Arterial Supply

The cranial surface and posterior part of the lateral surface is supplied by the posterior auricular branch of the external carotid artery.

The anterior part of the lateral surface is supplied by the superficial temporal artery.

Few branches of occipital artery furnish the upper part of the cranial surface.

Venous Drainage

The veins accompany the arteries and drain into superficial temporal and external jugular veins.

Lymphatic Drainage

The lymph from auricle drains into:

  • Preauricular (parotid) lymph nodes.
  • Mastoid lymph nodes.
  • Upper group of deep cervical lymph nodes.

Nerve Supply

  • Motor Supply: All the extrinsic and intrinsic muscles of the auricle are supplied by the facial nerve. The auricularis anterior and auricularis superior are supplied by the temporal branch of the facial nerve, while auricularis.
  • Lateral (facial) surface
  • Lower one-third, by great auricular nerve (C2, C3).
  • Upper two-third, by auriculotemporal nerve [(a branch of mandibular division of the trigeminal nerve (CNV)]
  • Concha, by auricular branch of the vagus (Alderman’s nerve) nerve (CNX).
  • Medial (cranial) surface.
  • Lower one-third, by great auricular nerve (C2, C3).
  • Upper two-third, by lesser occipital nerve (C2).
  • Eminentia conchae, by auricular branch of the vagus.

Clinical Significance

Engagement of pinna in herpes zoster of geniculate ganglion (Ramsay Hunt syndrome): Medically, it’s recognized that a couple fibres of the facial nerve accompany the auricular branch of vagus and supply the skin in the region of concha and eminentia conchae, as vesicles are found in these regions during engagement of the geniculate ganglion of the facial nerve by herpes zoster virus. The communication between the auricular branch of vagus and facial nerves happens inside the petrous temporal bone.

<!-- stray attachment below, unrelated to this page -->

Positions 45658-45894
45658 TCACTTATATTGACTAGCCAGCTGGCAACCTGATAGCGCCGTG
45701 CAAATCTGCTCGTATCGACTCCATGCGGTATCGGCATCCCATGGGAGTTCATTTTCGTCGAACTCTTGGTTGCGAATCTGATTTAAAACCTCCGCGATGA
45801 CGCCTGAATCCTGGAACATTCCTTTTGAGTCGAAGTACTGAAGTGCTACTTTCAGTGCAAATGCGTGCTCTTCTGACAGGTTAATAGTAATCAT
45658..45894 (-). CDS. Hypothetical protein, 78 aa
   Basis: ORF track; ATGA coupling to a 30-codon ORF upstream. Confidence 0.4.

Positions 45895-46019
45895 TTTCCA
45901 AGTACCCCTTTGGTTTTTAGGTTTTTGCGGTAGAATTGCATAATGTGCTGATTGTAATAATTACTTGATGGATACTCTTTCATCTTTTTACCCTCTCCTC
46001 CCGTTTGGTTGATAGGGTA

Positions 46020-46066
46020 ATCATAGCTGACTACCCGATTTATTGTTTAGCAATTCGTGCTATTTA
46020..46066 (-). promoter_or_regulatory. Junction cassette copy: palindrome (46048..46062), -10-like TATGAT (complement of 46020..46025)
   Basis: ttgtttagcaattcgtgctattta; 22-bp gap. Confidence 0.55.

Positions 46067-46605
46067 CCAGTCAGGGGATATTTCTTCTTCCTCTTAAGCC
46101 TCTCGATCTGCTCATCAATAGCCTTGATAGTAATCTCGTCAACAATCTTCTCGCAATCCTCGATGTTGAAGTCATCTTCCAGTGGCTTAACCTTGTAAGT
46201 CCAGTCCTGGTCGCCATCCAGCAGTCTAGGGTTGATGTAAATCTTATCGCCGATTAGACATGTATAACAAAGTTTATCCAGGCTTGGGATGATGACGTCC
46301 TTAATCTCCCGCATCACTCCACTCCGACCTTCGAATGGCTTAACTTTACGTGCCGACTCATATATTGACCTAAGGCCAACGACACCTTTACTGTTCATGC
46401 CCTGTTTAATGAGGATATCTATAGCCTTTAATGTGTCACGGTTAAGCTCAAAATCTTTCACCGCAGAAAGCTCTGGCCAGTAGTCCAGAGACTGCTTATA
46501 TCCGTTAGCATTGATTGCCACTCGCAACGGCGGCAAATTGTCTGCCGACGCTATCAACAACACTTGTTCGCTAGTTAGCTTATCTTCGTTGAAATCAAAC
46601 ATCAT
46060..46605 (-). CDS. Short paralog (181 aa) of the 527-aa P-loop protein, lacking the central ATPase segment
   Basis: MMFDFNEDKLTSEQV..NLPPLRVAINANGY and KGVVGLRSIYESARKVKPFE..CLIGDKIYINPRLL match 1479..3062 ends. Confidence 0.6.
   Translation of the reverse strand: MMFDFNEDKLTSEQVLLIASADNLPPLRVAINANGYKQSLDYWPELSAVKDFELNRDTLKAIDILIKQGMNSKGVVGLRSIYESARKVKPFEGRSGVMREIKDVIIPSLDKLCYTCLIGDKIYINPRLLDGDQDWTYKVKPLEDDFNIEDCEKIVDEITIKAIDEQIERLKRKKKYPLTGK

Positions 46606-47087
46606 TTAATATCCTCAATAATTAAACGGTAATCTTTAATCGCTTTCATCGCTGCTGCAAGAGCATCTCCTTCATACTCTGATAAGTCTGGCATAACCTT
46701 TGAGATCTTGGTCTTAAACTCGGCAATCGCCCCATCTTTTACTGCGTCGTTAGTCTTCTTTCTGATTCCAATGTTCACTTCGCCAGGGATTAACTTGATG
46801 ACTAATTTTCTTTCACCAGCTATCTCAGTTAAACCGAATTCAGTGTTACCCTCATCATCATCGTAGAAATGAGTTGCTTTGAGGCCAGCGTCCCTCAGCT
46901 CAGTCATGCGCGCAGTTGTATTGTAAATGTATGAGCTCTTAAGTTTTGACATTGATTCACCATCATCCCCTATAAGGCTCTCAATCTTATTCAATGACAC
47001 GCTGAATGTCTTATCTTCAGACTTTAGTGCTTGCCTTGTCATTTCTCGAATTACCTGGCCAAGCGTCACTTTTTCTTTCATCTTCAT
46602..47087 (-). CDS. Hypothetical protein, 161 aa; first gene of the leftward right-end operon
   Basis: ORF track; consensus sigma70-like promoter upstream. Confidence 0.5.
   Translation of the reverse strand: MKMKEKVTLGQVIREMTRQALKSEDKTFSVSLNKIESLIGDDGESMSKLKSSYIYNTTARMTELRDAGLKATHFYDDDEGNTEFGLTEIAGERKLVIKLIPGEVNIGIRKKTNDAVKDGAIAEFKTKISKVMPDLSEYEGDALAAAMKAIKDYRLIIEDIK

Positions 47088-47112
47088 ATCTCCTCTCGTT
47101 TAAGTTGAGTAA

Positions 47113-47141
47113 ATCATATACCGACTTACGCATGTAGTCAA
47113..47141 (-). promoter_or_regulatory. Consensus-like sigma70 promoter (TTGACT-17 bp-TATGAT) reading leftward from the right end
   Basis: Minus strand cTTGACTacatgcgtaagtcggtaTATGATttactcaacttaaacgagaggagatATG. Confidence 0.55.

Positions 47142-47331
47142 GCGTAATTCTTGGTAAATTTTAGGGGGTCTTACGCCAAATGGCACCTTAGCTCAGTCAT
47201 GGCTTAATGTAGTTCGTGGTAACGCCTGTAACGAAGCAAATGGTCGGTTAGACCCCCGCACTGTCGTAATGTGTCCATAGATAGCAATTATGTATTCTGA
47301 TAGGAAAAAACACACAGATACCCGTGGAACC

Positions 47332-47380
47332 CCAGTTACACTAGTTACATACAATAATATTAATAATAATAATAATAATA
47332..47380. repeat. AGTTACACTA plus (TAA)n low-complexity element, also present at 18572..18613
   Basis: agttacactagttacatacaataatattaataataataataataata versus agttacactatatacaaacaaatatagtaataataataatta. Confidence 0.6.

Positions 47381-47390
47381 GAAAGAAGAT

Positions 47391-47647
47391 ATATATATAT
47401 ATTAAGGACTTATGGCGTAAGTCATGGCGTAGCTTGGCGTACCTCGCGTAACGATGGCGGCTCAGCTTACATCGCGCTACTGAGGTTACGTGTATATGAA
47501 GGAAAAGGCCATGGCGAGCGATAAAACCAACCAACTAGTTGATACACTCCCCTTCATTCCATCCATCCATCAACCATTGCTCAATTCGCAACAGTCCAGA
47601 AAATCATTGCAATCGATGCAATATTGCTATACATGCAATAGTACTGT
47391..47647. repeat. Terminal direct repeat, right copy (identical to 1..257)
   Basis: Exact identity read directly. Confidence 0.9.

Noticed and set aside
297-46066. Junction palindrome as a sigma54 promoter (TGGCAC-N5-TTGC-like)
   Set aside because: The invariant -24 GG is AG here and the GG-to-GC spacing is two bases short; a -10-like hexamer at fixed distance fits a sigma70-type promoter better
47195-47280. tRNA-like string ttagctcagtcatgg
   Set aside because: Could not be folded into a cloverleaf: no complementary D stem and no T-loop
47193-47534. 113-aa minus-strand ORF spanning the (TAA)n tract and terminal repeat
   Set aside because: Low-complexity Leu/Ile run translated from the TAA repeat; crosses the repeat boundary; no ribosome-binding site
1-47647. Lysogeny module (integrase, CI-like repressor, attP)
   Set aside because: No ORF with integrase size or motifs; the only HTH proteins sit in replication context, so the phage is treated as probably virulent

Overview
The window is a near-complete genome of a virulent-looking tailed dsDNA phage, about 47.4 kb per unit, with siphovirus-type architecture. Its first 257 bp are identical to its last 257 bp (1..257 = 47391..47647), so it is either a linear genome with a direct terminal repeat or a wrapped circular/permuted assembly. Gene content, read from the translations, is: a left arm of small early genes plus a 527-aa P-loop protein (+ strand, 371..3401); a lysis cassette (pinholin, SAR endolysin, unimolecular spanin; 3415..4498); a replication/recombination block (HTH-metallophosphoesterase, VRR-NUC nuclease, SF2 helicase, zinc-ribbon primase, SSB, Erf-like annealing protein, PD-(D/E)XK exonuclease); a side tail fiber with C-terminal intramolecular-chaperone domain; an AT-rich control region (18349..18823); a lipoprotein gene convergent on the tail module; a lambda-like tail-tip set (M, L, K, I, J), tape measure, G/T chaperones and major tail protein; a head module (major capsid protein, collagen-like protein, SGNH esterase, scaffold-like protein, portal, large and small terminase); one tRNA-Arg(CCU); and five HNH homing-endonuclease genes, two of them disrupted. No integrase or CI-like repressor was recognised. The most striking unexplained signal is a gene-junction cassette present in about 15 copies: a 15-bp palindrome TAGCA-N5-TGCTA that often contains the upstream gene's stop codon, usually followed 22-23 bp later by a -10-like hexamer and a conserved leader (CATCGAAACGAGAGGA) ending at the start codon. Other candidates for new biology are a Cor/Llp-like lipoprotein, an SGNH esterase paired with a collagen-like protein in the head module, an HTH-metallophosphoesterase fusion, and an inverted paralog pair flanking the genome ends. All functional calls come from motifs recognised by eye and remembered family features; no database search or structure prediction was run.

External Auditory Meatus

The external auditory meatus (syn. external acoustic meatus) stretches from the base of the concha to the tympanic membrane and measures about 24 millimeters along its posteriorwall. Notice that it’s not a straight tube but it’s a typical S-shaped course. Its outer part is pointed upwards, backwards and medially (UBM), on the other hand its inner part is pointed downwards, forwards and medially (DFM). For that reason, to examine the tympanic membrane the pinna needs to be pulled upwards, backwards and laterally, to bring the 2 parts in alignment.

Parts

The external auditory meatus is splitted into 2 parts: cartilaginous and bony.

The cartilaginous part creates the outer one-third (8 millimeters) of the meatus. The cartilage is the continuance of the cartilage of the auricle. The skin covering the cartilaginous part is thick and includes hair and ceruminous (pilosebaceous) glands, which secrete ear wax.

The bony part creates the inner two-third (16 millimeters) of the external auditory meatus. The skin lining the bony part of meatus is thin and constant with the cuticular layer of the tympanic membrane. It’s devoid of hair and ceruminous glands. About 4 mm lateral to the tympanic membrane (about 20 millimeters deep to concha), the bony meatus presents a narrowing termed isthmus. The foreign body lodged medial to isthmus gets influenced and are not easy to eliminate.

Occasionally the anterior wall of bony part presents a foramen (foramen of Huschke), allowing infection back and forth from parotid gland. This foramen is normally present in kids up to the age of FOUR years.

In the newborn, the bony canal isn’t developed and is represented by a tympanic ring of bone. Thus the external auditory meatus is shorter in children and consequently, deep insertion of ear speculum may damage the tympanic membrane.

Clinical Significance

Since the hairs are confined to the outer part of the meatus, the furuncles (infection of hair follicles) grow only in this part.